Dr Hugh Dickinson
The Open University

Dr Matthew Middleton
University of Southampton

Further information

Caption:This simulation of a supermassive black hole shows how it distorts the starry background and captures light, producing a black hole silhouettes. Credit: NASA’s Goddard Space Flight Center; background, ESA/Gaia/DPAC

Notes for editors

About NAM 2022

The NAM 2022 conference is principally sponsored by the Royal Astronomical Society (RAS), the Science and Technology Facilities Council (STFC) and the University of Warwick. Keep up with the latest conference news on Twitter.

About the Royal Astronomical Society

The Royal Astronomical Society (RAS), founded in 1820, encourages and promotes the study of astronomy, solar-system science, geophysics and closely related branches of science. The RAS organises scientific meetings, publishes international research and review journals, recognises outstanding achievements by the award of medals and prizes, maintains an extensive library, supports education through grants and outreach activities and represents UK astronomy nationally and internationally. Its more than 4,000 members (Fellows), a third based overseas, include scientific researchers in universities, observatories and laboratories as well as historians of astronomy and others.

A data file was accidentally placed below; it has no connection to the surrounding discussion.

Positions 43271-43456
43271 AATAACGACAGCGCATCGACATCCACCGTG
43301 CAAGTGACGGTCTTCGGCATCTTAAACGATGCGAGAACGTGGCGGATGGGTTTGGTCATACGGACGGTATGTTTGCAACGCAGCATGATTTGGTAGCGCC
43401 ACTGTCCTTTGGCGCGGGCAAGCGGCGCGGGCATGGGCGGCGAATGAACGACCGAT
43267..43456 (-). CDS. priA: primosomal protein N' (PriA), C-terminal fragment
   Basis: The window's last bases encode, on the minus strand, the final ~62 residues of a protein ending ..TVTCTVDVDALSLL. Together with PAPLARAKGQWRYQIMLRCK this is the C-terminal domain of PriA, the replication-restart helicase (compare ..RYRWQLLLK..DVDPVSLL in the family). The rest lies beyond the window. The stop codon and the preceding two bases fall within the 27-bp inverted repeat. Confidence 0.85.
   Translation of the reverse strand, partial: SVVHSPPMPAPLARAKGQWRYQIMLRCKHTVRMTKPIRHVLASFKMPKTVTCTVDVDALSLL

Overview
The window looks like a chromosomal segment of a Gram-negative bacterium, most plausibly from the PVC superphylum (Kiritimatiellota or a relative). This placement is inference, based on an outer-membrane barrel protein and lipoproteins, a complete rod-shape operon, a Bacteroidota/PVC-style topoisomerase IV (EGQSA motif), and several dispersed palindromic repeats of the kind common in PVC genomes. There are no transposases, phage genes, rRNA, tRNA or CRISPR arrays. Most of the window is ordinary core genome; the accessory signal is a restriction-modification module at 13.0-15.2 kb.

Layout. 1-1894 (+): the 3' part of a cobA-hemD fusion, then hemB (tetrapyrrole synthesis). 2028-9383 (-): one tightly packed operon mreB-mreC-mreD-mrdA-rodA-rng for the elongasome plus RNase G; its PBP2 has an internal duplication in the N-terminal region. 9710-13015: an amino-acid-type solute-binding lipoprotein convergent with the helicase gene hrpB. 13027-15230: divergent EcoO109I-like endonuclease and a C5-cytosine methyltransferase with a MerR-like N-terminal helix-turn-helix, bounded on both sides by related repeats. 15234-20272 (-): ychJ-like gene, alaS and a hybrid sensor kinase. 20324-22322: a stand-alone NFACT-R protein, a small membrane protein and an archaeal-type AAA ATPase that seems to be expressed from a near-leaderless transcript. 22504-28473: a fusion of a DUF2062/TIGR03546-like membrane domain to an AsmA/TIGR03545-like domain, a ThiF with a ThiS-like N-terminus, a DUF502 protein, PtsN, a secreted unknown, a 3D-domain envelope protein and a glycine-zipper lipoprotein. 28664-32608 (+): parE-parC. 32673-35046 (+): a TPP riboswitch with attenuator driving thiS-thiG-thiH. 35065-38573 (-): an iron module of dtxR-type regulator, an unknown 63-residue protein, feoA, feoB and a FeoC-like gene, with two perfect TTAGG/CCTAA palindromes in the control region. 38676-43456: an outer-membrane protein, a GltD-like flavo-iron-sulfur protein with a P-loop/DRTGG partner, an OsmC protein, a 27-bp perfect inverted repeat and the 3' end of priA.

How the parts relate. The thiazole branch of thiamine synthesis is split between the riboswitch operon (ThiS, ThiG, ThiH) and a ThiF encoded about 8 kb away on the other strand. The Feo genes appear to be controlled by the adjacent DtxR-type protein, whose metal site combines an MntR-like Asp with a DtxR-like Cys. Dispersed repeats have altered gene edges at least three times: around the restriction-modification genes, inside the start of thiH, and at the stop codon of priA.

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About the Science and Technology Facilities Council

The Science and Technology Facilities Council (STFC) is part of UK Research and Innovation – the UK body which works in partnership with universities, research organisations, businesses, charities, and government to create the best possible environment for research and innovation to flourish. STFC funds and supports research in particle and nuclear physics, astronomy, gravitational research and astrophysics, and space science and also operates a network of five national laboratories, including the Rutherford Appleton Laboratory and the Daresbury Laboratory, as well as supporting UK research at a number of international research facilities including CERN, FERMILAB, the ESO telescopes in Chile and many more.

STFC's Astronomy and Space Science programme provides support for a wide range of facilities, research groups and individuals in order to investigate some of the highest priority questions in astrophysics, cosmology and solar system science. STFC's astronomy and space science programme is delivered through grant funding for research activities, and also through support of technical activities at STFC's UK Astronomy Technology Centre and RAL Space at the Rutherford Appleton Laboratory. STFC also supports UK astronomy through the international European Southern Observatory and the Square Kilometre Array Organisation.

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About the University of Warwick

The University of Warwick is one of the world’s leading research institutions, ranked in the UK’s top 10 and world top 80 universities. Since its foundation in 1965 Warwick has established a reputation of scientific excellence, through the Faculty of Science, Engineering and Medicine (which includes WMG and the Warwick Medical School).

Submitted by Gurjeet Kahlon on Mon, 11/07/2022 - 12:39